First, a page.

I love using interactive notebooks in my secondary math class.  We work with steps often in math.  It is helpful for students to have a way for students to determine and organize the steps.

To build each notebook page is a multi-step endeavor.

Here's what I do:

1. Determine the desired outcome(s):  the purpose of interactive notebooks is not simply to have students cut, fold and color.  The purpose is to engage students in their learning to help with comprehension and retention.  So, the first step is to determine what students should be able to learn.  In this case the goal is to find the center of the circle.
2. Try it:  I am a big advocate of paper and pencil learning.  I draw or write out the steps needed to get to the desired outcome.  How would I find the center of the circle.  I find this helpful for 2 reasons: first, I can see/plan the steps needed to get to an outcome and second, I often find ideas for using inquiry before or part of the notebook pages.  (In this case, I had students play with how they would find a center of a circle before I gave them the notebook pages.  Many students figure out that they need two diameters that cross.)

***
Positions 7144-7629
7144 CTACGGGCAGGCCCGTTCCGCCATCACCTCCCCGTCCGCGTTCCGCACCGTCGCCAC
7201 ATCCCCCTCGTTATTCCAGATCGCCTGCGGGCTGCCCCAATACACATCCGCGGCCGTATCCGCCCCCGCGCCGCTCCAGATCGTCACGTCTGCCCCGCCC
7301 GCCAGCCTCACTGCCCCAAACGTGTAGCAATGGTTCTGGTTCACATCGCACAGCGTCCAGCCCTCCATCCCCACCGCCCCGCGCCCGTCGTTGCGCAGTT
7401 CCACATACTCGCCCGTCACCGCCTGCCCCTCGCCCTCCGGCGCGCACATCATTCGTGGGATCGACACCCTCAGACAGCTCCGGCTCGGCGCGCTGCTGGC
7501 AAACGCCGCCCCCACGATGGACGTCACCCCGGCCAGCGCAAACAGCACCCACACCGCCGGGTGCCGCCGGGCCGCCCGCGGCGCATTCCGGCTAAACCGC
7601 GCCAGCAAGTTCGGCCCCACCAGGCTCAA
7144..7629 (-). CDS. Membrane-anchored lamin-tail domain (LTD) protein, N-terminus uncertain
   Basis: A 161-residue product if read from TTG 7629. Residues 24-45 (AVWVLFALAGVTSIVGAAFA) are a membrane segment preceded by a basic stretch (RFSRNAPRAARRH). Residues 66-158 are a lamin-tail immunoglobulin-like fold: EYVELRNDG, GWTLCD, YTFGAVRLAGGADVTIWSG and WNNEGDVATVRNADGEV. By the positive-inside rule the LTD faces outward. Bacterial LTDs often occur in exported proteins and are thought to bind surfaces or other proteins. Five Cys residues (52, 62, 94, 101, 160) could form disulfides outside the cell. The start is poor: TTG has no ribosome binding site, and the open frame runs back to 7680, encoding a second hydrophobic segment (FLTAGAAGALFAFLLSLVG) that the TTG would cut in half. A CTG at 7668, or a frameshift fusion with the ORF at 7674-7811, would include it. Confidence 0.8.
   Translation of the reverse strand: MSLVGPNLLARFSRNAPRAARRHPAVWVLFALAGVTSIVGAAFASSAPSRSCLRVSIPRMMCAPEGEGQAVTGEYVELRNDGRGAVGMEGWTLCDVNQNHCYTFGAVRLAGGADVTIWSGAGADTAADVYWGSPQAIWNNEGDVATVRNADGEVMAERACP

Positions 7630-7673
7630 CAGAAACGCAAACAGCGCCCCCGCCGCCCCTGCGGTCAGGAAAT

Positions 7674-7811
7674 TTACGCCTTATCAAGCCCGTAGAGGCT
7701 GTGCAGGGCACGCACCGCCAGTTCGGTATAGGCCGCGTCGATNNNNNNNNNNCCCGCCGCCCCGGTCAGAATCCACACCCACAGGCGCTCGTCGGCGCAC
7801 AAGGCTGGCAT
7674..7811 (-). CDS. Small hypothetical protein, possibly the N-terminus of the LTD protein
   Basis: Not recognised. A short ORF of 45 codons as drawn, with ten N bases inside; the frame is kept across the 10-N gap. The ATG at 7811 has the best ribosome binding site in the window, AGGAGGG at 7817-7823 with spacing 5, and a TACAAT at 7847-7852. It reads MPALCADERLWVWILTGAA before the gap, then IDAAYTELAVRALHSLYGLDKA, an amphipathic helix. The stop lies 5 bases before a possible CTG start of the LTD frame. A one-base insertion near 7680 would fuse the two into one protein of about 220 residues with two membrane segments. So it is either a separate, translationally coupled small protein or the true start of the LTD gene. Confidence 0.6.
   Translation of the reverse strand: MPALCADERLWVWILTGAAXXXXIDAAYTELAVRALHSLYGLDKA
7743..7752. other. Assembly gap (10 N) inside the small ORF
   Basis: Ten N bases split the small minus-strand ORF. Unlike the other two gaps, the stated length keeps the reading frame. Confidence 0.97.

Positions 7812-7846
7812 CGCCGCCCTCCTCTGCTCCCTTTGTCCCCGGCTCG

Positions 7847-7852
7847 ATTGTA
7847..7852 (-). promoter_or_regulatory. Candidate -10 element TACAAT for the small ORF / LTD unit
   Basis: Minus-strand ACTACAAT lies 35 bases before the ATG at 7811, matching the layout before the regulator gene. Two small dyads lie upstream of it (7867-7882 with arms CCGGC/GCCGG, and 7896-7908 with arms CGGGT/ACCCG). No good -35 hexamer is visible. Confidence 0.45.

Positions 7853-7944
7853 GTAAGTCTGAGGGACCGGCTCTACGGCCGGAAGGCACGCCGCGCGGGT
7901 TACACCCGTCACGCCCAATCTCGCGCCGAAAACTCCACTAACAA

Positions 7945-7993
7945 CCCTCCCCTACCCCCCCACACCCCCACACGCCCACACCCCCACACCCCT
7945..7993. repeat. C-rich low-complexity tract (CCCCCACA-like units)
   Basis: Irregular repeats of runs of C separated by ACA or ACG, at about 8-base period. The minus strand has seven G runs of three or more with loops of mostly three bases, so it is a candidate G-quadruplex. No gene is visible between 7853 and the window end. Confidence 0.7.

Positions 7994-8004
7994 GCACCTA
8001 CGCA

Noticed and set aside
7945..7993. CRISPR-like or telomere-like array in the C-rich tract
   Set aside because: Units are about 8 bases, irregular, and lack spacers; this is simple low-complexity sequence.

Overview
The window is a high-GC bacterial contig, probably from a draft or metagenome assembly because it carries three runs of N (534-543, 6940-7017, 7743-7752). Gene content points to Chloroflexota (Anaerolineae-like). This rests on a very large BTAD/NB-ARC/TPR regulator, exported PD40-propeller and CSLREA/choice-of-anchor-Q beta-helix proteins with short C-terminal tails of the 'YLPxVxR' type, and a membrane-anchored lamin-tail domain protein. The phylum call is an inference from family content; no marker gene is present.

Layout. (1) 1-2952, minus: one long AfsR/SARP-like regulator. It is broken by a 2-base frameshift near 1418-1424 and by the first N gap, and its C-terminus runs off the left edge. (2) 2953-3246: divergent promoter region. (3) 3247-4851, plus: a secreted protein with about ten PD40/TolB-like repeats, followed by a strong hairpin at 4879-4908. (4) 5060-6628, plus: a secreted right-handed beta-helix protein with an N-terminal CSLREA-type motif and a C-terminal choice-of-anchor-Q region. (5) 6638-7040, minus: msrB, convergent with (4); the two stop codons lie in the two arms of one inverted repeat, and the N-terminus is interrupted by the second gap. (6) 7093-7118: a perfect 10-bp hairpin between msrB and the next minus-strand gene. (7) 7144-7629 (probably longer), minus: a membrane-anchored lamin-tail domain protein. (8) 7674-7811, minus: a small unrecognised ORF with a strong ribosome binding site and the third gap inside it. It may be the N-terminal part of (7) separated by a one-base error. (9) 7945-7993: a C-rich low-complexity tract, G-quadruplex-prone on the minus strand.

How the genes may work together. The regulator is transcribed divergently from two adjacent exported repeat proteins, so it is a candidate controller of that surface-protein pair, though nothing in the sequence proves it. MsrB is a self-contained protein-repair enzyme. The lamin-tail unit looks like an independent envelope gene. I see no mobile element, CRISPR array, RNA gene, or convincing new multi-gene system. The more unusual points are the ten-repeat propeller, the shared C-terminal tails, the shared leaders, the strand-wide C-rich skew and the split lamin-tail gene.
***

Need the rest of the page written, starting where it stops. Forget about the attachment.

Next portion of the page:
3. Create a draft of the notebook page:  Now that I know what I am going to do, I move from pencil and paper to the computer.  I type up the notebook page.  I am fortunate this year to have access to a color printer, so I was able to match my color coded steps that I used when I drew it, to create the notebook page.
4. Test it:  I print out 1 copy of the page and test it out in the notebook.  I need to make sure there is sufficient space for students to write or draw the steps.  In this case, I played with 1 flap that has all the steps or the multiple flaps.  The multiple flaps made the steps easier to access visually than the 1 flap, so I went with multiple flaps.
5. Final draft:  after testing the page, I make the appropriate adjustments and then it's ready to go.  I include example pages for students so that they can work on notebook pages independently.Good notebook pages are helpful to students.  They are filled with colors and personal notes.  My students LOVE their notebooks.

I hope these steps are helpful for you in building notebooks.  You can download this notebook page for free here.  When you don't have time, you can always buy interactive notebook pages as well. I do, too!

Math Mondays is a bi-weekly blog post (2nd and 4th Monday of each month) sharing tips, ideas, resources, and products for teaching math.  If you have questions or think there is something I should include, you can leave me a message in the comments section below or at the store in the question and answer section.